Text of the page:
Treasures in the game fall into 2 categories, ancient junk and Omega Tech. Ancient junk isn't exactly what the name says. Some of it is junk, but some of it can be useful too. One of the players found tape, while I found a saxaphone. The treasure system sort of reminded me of the random equipment table in Aftermath. Omega Tech are the real "treasures" These are more akin to magic items in D&D and are usable once per encounter. My Yeti found a Leaky Fusion Rifle, which did 7d8+1 damage, but caused 2d8+1 damage to the user.
I have to say, I'm a big fan of this game. I'm not convinced that it would be completely viably for a long-term campaign, but o while a way a fe weeks, I think it's splendid.

Tuesday, May 25, 2010

Requiem for the Rail Rat Kid

Well, last night's gaming session saw the demise of Mortimer the ratling, better known as Manchego's sidekick, the Rail Rat Kid. No The RRK was hardly adventurer material, and he was somewhat of a magnet for disaster, having been horribly burned, blown up, nearly downed in sand and finally impaled by a somewhat hormonal, totally psychopathic, and fully cybernetic wench named Mila Mars.  He wasn't particularly effective, but he was earnest and always tried, and damn it he was Manchego's sidekick. Now Manchego's not really the sidekick having type of dude, but somehow he clicked with the RRK. In the end, Manchego hauled his corpse out of the collapsing dome city so that he could at least have a decent burial. He was a member of our party and he will be missed.  So, roll on Rail Rat Kid, and may your afterlife be filled with willing rat ladies.

Monday, May 10, 2010

Monday, May 3, 2010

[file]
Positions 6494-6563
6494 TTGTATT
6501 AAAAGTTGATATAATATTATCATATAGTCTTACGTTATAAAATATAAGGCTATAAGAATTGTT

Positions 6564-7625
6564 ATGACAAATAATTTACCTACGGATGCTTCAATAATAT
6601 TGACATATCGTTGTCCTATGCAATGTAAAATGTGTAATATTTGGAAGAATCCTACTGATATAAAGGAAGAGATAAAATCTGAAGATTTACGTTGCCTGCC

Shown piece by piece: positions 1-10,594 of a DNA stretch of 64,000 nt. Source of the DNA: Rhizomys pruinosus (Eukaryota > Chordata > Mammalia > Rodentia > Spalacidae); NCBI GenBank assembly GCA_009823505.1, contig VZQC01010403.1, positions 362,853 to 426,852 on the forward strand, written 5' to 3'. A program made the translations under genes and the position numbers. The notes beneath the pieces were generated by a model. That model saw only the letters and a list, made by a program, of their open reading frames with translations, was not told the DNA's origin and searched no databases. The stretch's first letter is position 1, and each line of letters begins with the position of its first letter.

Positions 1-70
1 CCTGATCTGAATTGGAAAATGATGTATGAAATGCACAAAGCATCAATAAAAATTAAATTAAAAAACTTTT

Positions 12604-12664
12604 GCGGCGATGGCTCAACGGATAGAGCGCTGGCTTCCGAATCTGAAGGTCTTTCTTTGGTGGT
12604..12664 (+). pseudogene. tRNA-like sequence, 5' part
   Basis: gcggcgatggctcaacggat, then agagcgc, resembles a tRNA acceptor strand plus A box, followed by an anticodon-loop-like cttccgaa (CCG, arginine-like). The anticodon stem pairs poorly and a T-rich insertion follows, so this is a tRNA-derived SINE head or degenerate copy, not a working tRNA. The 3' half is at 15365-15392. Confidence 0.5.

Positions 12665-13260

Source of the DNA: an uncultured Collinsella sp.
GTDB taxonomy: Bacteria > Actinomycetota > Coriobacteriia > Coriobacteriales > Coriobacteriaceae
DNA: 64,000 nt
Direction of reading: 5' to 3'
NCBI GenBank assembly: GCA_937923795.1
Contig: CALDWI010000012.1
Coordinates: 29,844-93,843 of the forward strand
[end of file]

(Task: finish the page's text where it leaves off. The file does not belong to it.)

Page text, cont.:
Another spooky thing from the crypt to go with the one from a few weeks ago.

Monday, April 26, 2010

Miniatures Monday

Lurking in dank corners of the earth, green slime has been the bane of many an adventurer.

Saturday, April 24, 2010

Set the Wayback Machine for 1984

A while back, in my travels through the internet I came across two games that whisked me back to what was, for me, the heart of the golden age of computer gaming, 1984. The first is the Adventure Creation Kit, which is a free version of the old Electronic Arts Adventure Construction Set, which was to toolkit for crafting computer RPGs in the vein of Wizard's Crown and Ultima III. I have very fond memories of spending hours playing around with this in high school. My friends and I always hoped to use it to create adventures to share amongst ourselves. Sadly, that never panned out, but this might just offer a second chance. The Adventure Creation Kit is available for both Windows and Mac OSX. Additionally, a version is provided that is suitable for use under DOSBox for those of us who are Linux users.

The second game is Oolite, a clone of the old space trading game Elite. It's probably not the most apt description, but I think of Elite as sort of Star Raiders on steroids. Now Elite wasn't a game that I had ever played back in the day, but a friend of mine who grew up in the U.K. has regaled me with tales of the hours that he spent playing this on his Spectrum Plus. Oolite is available for Windows, Mac OSX and Linux.